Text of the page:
• Ganges #1 and 3 (Fantagraphics) Written and drawn by Kevin Huizenga – I haven’t read these yet because I want to enjoy them like a new record: without any distractions. I got the second issue about year back when I was still at Wizard and really dug it. As I don’t go to the comic shop much anymore, I took the opportunity to pick up these two issues. I’ll do a post after I read them along with re-reading #2.
  • Murder (Partyak) by Sean T. Collins, drawn by Matt Wiegle, Matt Rota and Josiah Leighton – Sean’s my buddy and he was working the Partyak booth which gave me the perfect opportunity to finally pick up Murder, an anthology of his stuff, and the next entry. Murder’s a mix of Destructor strips (which I loved drawing here and here) along with the account of some really creepy folks.
  • The Side Effects Of The Cocaine: David Bowie April 1975-February 1976 (Partyak) by Sean T. Collins, drawn by Isaac Moylan – Another book by Sean that was really great. I don’t know anything about David Bowie, but this book is still a fun, sick ride (dudes loved coke and Nazis). This was the one book I stopped reading on the train for fear of strange looks or my fellow riders thinking I was some kind of new-Nazi. The spread in the middle of the book is gorgeous. You can read the whole thing here.
  • Wiegle For Tarzan & Head To Head (Partyak) both by Matt Wiegle – While at the Partyak booth I figured I’d check out a few of Matt Wiegle’s mini comics for a buck. Both were a great deal. In Tarzan, Wiegle lobbies to become NYC’s current Tarzan and take it away from the current one who’s not doing a very good job. Head is a series of one page gags with two characters. Both had me giggling on the train and most likely getting funny looks from my fellow travelers.
  • How To Survive Working In Retail #1 and 2 (3 Guys Making Comics) Written by Ronnie Gorham and drawn by Lisandro Di Pasquale – I’ve got to give it to the HTSWIR guys for being hustlers. I was standing talking to a buddy and these guys came up and offered us their two $2 comic books for $2. I hasn’t bought much and figured I had a couple extra bucks, so whatever? The book follows five friends who all work crappy retail jobs. The first issue didn’t knock it out of the park, partly because it didn’t separate itself from Kevin Smith’s work enough (they used the number 37). The second issue is better as it gets into more relationship type stuff. The main reason I bought this book is because the second issue has a girl with a guitar. Overall, the $2 purchase was worth it, but these guys need to step up their production game a little more. The first issue wasn’t copied correctly so word balloons and panel lines get cut off, plus they don’t seem to have any kind of web presence. I will say that I dug Pasquale’s art and would love to work with him on something.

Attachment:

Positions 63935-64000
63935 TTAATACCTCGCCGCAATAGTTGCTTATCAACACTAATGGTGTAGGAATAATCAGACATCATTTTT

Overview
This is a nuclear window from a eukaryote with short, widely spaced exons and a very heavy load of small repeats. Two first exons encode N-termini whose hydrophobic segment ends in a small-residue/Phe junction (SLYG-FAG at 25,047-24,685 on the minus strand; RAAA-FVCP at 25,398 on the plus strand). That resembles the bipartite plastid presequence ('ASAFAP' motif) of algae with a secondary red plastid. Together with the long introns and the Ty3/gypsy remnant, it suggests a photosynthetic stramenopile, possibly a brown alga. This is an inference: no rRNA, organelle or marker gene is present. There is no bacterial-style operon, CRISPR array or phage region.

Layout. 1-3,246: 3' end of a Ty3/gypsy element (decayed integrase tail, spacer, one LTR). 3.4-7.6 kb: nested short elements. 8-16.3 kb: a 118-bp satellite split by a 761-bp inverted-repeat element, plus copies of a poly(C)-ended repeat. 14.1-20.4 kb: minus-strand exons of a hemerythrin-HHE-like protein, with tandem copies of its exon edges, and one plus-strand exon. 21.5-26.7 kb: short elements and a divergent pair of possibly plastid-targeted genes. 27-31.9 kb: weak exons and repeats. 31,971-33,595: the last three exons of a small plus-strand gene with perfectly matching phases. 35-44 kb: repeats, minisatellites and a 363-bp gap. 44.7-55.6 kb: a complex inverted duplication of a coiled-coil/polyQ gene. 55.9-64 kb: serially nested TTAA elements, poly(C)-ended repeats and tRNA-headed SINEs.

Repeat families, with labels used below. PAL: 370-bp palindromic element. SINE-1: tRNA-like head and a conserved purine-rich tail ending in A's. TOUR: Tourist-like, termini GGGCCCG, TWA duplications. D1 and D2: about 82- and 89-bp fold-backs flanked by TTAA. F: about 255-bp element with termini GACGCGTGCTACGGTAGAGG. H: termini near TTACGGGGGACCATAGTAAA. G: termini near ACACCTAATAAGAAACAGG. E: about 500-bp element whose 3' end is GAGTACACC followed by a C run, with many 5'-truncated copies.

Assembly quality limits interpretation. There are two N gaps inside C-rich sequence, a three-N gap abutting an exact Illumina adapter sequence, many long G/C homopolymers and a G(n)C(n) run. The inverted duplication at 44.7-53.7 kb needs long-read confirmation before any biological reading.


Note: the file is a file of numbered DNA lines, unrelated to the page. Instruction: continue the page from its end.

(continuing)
We also got this rad puzzle created by artist Chris Yates. The missus, being a scientist, already took it to work where it sits prominently on her desk. I think it’s one of the coolest things I’ve ever seen and would love to add more of his awesome Baffler!s.

I also wanted to pick up the above Jack Kirby post cards from the Jack Kirby Museum, but didn’t. Luckily, Rickey was still there and he was able to pick them up after I texted him. Thanks Rickey!

All in all it was an interesting and fun experience, though we probably should have gone a little later so we didn’t run out of things so quickly. Hopefully over the next year I’ll become more familiar with the indie comic scene and grow some cajones and actually go talk to more artists to get some sketches in my Green Lantern sketchbook, like my buddy Matt who got his cartoon-themed sketchbook packed with mostly free sketches, hopefully he’ll start adding them to his Saturday Morning’s Awesome blog. My laziness combined with my crippling shyness around strangers with any kind of success have resulted in only one sketch in that book thanks to Koi Pham. It’s a pretty good one, but I need to get more, otherwise it’s just a sketch being held in by 100 pages and a hardcover, which seems a bit ridiculous. Oh, also this Paul Pope after party poster featuring Orion of the New Gods is super sweet.